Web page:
A Pilot’s Santa Claus List

With an unusually cold and snowy air mass hanging around much of the country, including here at home on the eastern shore of Lake Michigan, I can’t help thinking about what gifts for pilots I want Santa to fly in with.

Third Class Medical Reform: I don’t think anything could make more pilots happy than sensible reform of the FAA third class medical procedures. At the top of my wish list would be to allow private flying in airplanes weighing up to 6,000 pounds under both VFR and IFR using a driver’s license for medical certification. That is what the General Aviation Pilot Protection Act of 2013 that was recently introduced into the House of Representatives would do.

The third class medical never made sense to me. There is no solid evidence the third class enhances safety. Sure, there are pilots incapacitated in flight every year. But they almost always have a medical certificate. Predicting our health over the next few weeks or months is nearly impossible, and for an AME to forecast how we will be doing in two years is ludicrous.

The hassle of the third class has risen to crisis stage because of aging of the pilots flying for personal reasons. Almost every common health issue of aging is initially disqualifying for a third class. The pilot, who is probably in better than average shape for his age, is forced to jump through FAA hoops going beyond tests normally recommended by the medical profession to get a special issuance medical. And then he must repeat the tests again in a year or two to renew the certificate. A total waste of money and hugely stressful in every other way.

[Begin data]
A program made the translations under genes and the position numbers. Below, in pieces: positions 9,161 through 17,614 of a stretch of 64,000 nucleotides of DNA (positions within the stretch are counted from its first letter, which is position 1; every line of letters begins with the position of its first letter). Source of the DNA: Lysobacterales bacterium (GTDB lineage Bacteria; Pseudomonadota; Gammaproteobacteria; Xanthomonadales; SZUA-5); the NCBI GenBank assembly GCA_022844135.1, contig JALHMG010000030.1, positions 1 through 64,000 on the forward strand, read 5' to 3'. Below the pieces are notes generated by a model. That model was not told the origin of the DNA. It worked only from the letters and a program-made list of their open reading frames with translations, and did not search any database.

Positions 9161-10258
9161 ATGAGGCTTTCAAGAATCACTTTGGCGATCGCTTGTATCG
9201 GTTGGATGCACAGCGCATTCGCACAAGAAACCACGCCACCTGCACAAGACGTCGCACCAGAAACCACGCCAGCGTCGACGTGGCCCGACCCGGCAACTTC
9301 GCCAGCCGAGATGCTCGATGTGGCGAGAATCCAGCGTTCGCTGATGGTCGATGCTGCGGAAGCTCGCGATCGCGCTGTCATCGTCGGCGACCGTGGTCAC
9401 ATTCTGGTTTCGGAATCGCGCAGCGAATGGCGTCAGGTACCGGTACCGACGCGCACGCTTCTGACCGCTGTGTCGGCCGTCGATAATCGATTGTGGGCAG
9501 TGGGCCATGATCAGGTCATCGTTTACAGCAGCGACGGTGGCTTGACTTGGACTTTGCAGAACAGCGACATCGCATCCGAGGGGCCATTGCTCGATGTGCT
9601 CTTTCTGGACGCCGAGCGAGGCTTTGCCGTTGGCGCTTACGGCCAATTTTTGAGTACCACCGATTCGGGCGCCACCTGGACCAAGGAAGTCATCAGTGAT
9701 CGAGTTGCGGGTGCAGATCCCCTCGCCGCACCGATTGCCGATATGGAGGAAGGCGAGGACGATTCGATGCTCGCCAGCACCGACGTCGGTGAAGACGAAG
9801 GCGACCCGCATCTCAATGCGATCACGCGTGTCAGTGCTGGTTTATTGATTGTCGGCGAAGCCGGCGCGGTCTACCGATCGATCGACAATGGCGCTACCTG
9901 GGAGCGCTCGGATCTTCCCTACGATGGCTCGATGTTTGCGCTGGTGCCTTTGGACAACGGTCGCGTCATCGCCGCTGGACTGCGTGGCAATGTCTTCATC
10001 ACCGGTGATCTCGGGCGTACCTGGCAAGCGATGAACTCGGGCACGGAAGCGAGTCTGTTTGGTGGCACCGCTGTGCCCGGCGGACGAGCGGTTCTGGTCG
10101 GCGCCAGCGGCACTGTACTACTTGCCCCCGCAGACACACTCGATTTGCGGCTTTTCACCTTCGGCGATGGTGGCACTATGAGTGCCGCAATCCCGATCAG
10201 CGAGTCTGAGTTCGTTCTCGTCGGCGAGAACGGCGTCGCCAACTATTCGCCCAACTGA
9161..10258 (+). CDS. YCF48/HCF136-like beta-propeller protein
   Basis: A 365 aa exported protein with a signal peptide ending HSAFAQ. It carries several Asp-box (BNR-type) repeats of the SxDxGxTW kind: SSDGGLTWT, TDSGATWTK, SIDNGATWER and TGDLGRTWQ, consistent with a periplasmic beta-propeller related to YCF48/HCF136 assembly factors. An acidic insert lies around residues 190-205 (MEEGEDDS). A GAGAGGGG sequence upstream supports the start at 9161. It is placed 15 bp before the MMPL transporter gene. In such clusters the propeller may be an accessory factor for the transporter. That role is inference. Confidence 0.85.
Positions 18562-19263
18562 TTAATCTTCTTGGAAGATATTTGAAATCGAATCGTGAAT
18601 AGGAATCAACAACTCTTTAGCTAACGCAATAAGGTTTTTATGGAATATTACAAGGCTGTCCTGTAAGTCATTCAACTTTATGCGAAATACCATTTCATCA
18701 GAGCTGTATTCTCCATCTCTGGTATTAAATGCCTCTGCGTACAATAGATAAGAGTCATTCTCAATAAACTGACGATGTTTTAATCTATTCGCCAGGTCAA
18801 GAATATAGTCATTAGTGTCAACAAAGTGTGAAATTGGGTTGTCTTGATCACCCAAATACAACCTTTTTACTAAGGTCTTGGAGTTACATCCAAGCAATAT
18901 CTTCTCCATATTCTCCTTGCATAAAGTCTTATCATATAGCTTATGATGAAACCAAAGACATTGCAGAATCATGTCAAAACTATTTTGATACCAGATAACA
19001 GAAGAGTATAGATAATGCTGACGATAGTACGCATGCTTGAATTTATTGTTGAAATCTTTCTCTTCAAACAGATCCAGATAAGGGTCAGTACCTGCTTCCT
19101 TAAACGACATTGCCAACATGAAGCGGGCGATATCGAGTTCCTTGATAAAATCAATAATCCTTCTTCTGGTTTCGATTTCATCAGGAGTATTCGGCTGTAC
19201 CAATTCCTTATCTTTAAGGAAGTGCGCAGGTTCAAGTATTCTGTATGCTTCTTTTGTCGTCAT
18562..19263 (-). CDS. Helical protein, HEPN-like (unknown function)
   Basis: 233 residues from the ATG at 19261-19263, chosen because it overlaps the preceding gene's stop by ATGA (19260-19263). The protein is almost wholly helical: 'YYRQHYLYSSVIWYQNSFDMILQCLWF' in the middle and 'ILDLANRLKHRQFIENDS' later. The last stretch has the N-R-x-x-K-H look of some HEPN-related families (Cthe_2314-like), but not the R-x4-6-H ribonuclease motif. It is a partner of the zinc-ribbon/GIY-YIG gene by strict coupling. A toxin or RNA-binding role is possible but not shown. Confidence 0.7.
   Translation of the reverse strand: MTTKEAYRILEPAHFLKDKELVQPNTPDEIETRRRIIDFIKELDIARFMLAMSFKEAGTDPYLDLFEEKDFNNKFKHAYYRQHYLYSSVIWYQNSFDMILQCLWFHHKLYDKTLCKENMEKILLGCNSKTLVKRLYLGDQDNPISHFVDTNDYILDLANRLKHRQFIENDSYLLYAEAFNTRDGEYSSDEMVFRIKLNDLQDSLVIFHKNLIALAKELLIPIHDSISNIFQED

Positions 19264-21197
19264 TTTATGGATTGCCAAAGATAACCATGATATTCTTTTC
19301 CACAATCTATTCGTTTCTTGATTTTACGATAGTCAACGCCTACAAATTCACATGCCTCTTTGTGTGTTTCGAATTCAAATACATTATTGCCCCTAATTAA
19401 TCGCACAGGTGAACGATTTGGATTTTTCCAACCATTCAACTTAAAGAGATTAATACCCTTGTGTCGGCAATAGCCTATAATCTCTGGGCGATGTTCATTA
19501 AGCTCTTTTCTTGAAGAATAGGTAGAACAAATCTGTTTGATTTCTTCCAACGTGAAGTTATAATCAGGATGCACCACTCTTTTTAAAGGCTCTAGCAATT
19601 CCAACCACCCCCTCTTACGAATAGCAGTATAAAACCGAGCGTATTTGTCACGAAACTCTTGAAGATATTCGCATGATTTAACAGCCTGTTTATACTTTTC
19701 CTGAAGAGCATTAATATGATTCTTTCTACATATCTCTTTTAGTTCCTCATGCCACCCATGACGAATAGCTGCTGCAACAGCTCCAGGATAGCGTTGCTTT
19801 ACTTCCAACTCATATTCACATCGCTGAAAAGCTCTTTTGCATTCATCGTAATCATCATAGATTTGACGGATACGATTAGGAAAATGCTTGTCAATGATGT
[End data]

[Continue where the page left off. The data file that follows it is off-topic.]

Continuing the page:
Flying an airplane is more demanding than driving a vehicle but pilots asses their fitness to fly before every takeoff. And the essential concept of private flying is that we assume our own level of risk without endangering the public. Please Santa, bring relief from the third class medical hassle.